Hut Madeline, who had no patience
with his lauic excuses, interrupted him
sharply:
"Pray, spare your regrets, it is quite
evident thatyoursorrow isof the deepest
dye. Your countenance bespeaks it."
Mr. Frederic opened his eyos wide and
sat down. Hitherto he had seemed un
decided on tho question.
"So, then, you are really offended, and
show it after a spirited fashion. Good.
I shall have to make my peace. It will
give us something to talk about."
"Is there really any necessity for talk
ing at all?" demanded Madeline, still
more indignantly.
"A few minutes ago I thought not. I
intended to have gone through the ne
cessary formalities, and after that to
havo sat occasionallywith you, by way
of keeping you in countenance; but now
I say yes! There is something original
about you; it may be only a spark, a
glimmer; but whatever it is, I will do
ve lope it."
"Von leave my individuality out of ac
count, I think."
"Not in the least. I count on it for
my amusement."
"Amusement! Wo share the same
blood, Mr. Chathard. 1 think you should
know something of the will which is
among our heirlooms. I doubt if 1 shall
choose to servo even a Chathard as
amusement.
"You will have no choice. You will
go to church with me to-morrow, You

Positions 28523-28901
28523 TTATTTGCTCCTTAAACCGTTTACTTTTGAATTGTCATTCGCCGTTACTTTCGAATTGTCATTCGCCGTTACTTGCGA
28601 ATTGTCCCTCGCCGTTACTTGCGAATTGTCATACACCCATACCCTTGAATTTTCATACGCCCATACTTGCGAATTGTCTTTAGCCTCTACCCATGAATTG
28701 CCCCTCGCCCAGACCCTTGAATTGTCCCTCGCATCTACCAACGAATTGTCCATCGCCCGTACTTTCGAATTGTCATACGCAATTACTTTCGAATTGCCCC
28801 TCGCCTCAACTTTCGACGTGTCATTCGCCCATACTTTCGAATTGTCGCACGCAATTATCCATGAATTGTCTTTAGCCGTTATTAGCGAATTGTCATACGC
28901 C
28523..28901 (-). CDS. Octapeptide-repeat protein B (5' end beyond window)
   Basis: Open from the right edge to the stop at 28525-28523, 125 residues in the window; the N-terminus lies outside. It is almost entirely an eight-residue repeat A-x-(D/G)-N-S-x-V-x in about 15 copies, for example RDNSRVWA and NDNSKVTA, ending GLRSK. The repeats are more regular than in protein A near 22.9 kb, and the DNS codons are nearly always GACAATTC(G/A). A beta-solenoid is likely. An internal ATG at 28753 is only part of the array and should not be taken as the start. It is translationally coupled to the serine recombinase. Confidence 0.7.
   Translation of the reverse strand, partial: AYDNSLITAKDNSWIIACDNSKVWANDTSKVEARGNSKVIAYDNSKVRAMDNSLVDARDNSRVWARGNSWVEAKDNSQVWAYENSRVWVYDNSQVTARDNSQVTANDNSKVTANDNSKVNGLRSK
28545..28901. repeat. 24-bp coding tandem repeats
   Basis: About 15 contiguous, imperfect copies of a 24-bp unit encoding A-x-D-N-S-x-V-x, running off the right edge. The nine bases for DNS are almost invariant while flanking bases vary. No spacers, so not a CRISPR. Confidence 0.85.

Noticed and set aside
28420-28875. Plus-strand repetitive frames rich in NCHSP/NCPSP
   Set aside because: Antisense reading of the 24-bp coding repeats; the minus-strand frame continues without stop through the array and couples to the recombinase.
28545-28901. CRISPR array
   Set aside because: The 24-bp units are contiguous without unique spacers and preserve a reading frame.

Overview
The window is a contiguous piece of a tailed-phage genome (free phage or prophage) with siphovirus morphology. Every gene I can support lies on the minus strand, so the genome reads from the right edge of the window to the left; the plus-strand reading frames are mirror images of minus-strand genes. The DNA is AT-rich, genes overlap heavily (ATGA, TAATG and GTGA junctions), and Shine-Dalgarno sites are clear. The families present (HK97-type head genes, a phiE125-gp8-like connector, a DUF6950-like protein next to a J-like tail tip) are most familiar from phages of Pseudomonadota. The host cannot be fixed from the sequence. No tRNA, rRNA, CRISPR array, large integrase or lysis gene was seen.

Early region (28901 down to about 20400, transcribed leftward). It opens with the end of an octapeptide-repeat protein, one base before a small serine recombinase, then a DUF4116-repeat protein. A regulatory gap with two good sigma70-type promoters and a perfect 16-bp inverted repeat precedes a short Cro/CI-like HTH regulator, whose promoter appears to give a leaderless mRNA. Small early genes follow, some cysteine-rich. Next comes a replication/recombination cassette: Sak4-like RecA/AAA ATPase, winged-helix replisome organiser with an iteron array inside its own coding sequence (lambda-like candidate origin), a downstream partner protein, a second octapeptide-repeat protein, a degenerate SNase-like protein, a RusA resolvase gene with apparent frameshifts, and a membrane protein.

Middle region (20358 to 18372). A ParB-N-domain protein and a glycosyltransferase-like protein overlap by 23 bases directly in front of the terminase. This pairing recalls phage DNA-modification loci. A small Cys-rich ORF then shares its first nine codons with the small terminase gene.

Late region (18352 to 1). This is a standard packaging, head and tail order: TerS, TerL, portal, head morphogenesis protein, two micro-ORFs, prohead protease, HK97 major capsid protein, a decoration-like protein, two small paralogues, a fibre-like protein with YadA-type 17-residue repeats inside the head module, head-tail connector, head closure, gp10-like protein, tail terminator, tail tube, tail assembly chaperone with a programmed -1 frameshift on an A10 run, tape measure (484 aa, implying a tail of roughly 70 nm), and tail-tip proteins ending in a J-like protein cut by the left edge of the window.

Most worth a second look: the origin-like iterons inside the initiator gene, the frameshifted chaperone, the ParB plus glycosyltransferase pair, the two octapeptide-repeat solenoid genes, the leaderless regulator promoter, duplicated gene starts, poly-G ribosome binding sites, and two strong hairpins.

will see and be seen of all the magnates.
They will forthwith call upon you; you
will go to make a round of dreary visits;
you will go to solemn tea drinkings; you
will talk to Captain Fan way and Sir
Peter Farquhar, the two eligible of tho
parish; and when you have talked over
the weather, you will begin to fidget
and wish yourself homo with mo. Even
a bear like me will prove more endur
able than those unmitigated young men.
You will talk with me, and in the nature
of things, you will amuse me. You can
not help yourself."
"I have other resources," answered
Madeline, loftily. "I have arranged a
dramatic course of study."
Mr. Chathard laughed.
"Try it, my dear cousin, by all means,
It is tho most enchanting thing in the
World- i" prospect. Try it, I say again;
and remember, I shall be very happy to
aid you if any difficulty occurs -which,
though it is to be presumed, is not pos
sible." With which he took himself off, leav
ing Madeline, piqued and curious. She
had ample time, however, to recover her
self and proceed with her studies. It